35 Of The Best Engage In Rock 'Em, Sock-'em Regatta


Textbook Qualityexhibited In Colonial Cup

May 26, 1991|By Nancy Noyes

It was a smaller turnout than expected, but the Severn Sailing Association's annual Colonial Cup Regatta for Snipes was filled with rock-'em, sock-'em racing.

Thirty-five entries, including top-level competition from New England and the best from this region, was about half what organizers had hoped for.

But it was a textbook example of quality over quantity.

Winners in the four-race series were defending Colonial Cup champion Ed Adams of Newport, R.I., and crew Carol Neuman, landing a solid one-two punch (2-1, 2-1, actually) on the rest of the fleet. Annapolis Fleet member Hal Gilreath of Arlington, Va., andcrew Mike Hartman were second, acing the challenging first race.

Killer small-boat conditions last Saturday put a big premium on boat handling and meant many capsizes in the stiff breeze and big waves; the score sheet was peppered with a number of DNFs for "Did Not Finish," that involved some of the top sailors in the fleet.

Champion local Snipe sailors Doug Clark and Scott Taylor were among those who went for a swim at a first-racemark rounding, although they recovered from the capsize and went on to finish the race in a respectable 16th out of 32 starters and 27 finishers.

"It was a brand-new boat that had never been in the waterbefore, so I guess they had to christen it," said Taylor's wife, Susan.

The Race Committee mercifully postponed further competition and sent the fleet back to SSA for a dry lunch and a chance to warm up and rest. Then it was back out onto the water later in the afternoon to resume racing in slightly milder conditions. Only 23 starting and 18 finishing teams braved the windy waves again that day for the second race.

The first race was the only flaw in Clark's and Taylor's otherwise all-top-three record, including a bullet in Sunday's first of two races.

Sunday's two races were somewhat less precarious in terms of wind and waves, but also put heavy demands on brain power and intuition, as strong currents and frequent and often substantial wind shifts made strategy and tactics an important factor.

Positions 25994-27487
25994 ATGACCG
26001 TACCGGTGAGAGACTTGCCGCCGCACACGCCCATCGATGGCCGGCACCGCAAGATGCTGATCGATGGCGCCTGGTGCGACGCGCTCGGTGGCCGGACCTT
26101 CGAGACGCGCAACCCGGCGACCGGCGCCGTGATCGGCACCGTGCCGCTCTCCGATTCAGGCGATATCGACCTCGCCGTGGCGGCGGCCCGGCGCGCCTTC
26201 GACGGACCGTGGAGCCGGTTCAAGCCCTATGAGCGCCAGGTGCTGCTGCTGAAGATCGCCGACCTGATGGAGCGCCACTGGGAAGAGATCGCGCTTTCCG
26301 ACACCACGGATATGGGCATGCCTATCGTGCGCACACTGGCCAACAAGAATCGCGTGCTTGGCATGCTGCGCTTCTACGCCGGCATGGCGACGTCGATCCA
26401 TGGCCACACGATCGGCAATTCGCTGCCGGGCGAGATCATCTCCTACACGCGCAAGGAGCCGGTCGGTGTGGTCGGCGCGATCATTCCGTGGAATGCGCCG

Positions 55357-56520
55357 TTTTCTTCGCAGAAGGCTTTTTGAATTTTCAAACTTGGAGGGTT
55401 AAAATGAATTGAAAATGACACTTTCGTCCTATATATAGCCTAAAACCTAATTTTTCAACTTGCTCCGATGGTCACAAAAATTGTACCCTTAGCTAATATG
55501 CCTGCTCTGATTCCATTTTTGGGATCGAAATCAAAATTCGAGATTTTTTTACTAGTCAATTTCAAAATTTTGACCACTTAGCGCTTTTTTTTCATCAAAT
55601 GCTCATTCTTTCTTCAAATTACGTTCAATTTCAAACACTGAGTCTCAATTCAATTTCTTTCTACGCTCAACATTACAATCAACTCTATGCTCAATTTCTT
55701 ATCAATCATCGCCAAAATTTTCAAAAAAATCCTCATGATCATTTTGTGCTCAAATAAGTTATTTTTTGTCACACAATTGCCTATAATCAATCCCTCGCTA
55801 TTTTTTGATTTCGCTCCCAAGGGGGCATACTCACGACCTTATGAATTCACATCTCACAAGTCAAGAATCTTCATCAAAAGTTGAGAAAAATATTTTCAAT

"I know they were real happy to do well in the rest of the regatta, because those are the kind of conditions they expect at the Worlds," Susan Taylor said.

Clark and Taylor will be going to the Snipe Class World Championships in Norway in August, having earned the slot by finishingthird in last summer's Snipe Nationals at SSA.


May 18-19; 32 starters

1) Ed Adams/Carol Neuman, Newport, R.I., 5.5 pts. (2-1-2-1); 2) Hal Gilreath/Mike Hartman, Arlington, Va., 12.75 pts. (1-3-4-5); 3) Doug Clark/Scott Taylor, Annapolis, 21.75 pts. (16-2-1-3); 4) Bryan Fishback/Lorie Stout, Deale/Annapolis, 22 pts. (4-4-3-11); 5) John Keane/John Tagliamente, Marblehead, Mass., 30 pts. (6-5-10- 9); 6) Andrew Pimental/Anne Weldon, Newport, R.I., 35 pts. (3-DNF-7-2); 7) P. J. Schaffer/Brian Taboada, Winchester, Mass., 35 pts. (7-12-8-8); 8) Henry Filter/Nancy Green, Quincy, Mass., 37 pts. (13-6-5- 13); 9) Roger Link/Sue Kaufman, Harwood/Annapolis, 38 pts. (5-9- 18-6); 10) Doug Hart/Steve Swenson, Annapolis, 42 pts. (11-14-13-4).



The South River SailingAssociation played host last weekend to a three-class regatta that included the Laser 28 East Coast Championships in its annual Cruising One-Design Regatta.

Although they were missing last year's contingent of Laser 28 sailors from Havre de Grace, eight local boats battled each other as well as strong winds, big waves and heavy current forthe East Coast title.

Before the last race ended on Sunday, Tom Price and his intrepid team on Hyder-Ally had ridden an unbeatable winning to topple defending three-time East Coast champ Bob Reeves and his A Train crew.

After placing second in the first of Saturday's four races, the Hyder-Ally team went on to collect a pearly string of aces the rest of the day and in Sunday's first of two races.

"We had some real close racing," Price said. "The boats all seemed to be reasonably close. It was good competition, and it's a great boat to race in one-design."

Although they had to drop out of the sixth and final race to return to the dock a crew member on a tight schedule, their grip on the top of the heap was still unshakable.

"We were going 11 1/2 knots on the way to the start with the chute up," Price said. "It was blowing pretty well, I guess between 18 and 22 with some higher gusts, and there were some pretty big seas down there where they set the courses off the West River.

"We were a little bit off the mark in the first race until we figured out what to do in those conditions. It's amazing how aggressively you have to helm the boat in winds like that, and in the big waves."

The courses were windward-leeward, with legs of about a 1 3/4 miles, Price explained, adding that Saturday's first two races were two-legged only, so that they ended after the first run.

Baltimore Sun Articles
Please note the green-lined linked article text has been applied commercially without any involvement from our newsroom editors, reporters or any other editorial staff.